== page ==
Licensed Electrical Contractor Speedy Petey's Avatar
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    You could claim interpretation of this section, but I think most inspectors would require a ground rod even if the panel were simply mounted to a post.
    Answers based on the 2008 & 2011 NEC. If you're on the '14 already I feel sorry for you.

  14. #14

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    You could claim interpretation of this section,


    That's what I'm going with. Like I said, in my area they are not requiring rods.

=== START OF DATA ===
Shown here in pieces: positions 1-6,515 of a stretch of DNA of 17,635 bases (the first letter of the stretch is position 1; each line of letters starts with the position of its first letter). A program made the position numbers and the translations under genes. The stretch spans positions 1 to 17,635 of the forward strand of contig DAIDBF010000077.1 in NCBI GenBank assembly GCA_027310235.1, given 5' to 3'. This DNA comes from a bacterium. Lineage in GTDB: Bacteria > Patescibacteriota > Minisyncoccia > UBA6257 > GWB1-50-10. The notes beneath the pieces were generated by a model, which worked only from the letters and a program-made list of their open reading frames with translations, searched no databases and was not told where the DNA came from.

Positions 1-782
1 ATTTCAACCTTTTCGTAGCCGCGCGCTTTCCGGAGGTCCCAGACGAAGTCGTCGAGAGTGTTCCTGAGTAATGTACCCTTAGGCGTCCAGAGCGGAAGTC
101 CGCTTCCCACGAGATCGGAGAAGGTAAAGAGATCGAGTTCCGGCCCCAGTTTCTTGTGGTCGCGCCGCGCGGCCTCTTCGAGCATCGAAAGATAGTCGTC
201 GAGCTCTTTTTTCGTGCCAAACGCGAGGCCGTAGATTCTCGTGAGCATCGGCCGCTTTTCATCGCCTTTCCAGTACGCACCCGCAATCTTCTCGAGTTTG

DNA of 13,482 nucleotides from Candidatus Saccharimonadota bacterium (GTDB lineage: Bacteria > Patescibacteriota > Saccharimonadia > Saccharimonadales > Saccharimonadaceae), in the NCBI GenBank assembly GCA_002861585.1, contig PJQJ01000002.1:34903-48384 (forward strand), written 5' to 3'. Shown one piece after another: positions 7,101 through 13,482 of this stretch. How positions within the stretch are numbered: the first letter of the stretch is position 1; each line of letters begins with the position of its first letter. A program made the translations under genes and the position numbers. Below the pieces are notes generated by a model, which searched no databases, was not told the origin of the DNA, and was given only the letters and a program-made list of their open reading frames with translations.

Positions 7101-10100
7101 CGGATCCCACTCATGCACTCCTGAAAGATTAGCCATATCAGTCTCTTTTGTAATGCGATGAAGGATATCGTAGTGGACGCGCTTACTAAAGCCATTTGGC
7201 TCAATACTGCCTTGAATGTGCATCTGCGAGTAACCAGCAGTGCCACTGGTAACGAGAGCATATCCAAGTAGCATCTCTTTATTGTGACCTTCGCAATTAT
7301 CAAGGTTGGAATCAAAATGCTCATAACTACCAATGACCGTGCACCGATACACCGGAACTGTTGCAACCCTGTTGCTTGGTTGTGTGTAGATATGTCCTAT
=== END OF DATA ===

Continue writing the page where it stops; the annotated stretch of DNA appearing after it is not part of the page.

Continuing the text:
I didn't read the whole section but saw "building or structure" and figured pool panels were exempt unless the equipment was in a pool house of some kind. The pool electrician guys generally mount them on a small rack made from a couple pieces of 1/2 rigid, the same type of conduit they use to feed it.

  15. #15
    DIY Junior Member Ana72's Avatar
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    Iíve just used the Square D outdoor sub panel that suits my swimming pool. I used a 2 pole breaker because itís suitable for service entrance equipment as Iíve work with. It also provides me a highly visible red indicator flag thatís why I easily identify tripped breakers. I just found this one thatís best for me. I do respect the sub panel that you used with and glad to know the information too. Iíve chosen this panel because Iíve experienced how it works for me as well. See you again!

    Thanks a lot and keep safe!

    "Online Source for Hot Tub Chemicals"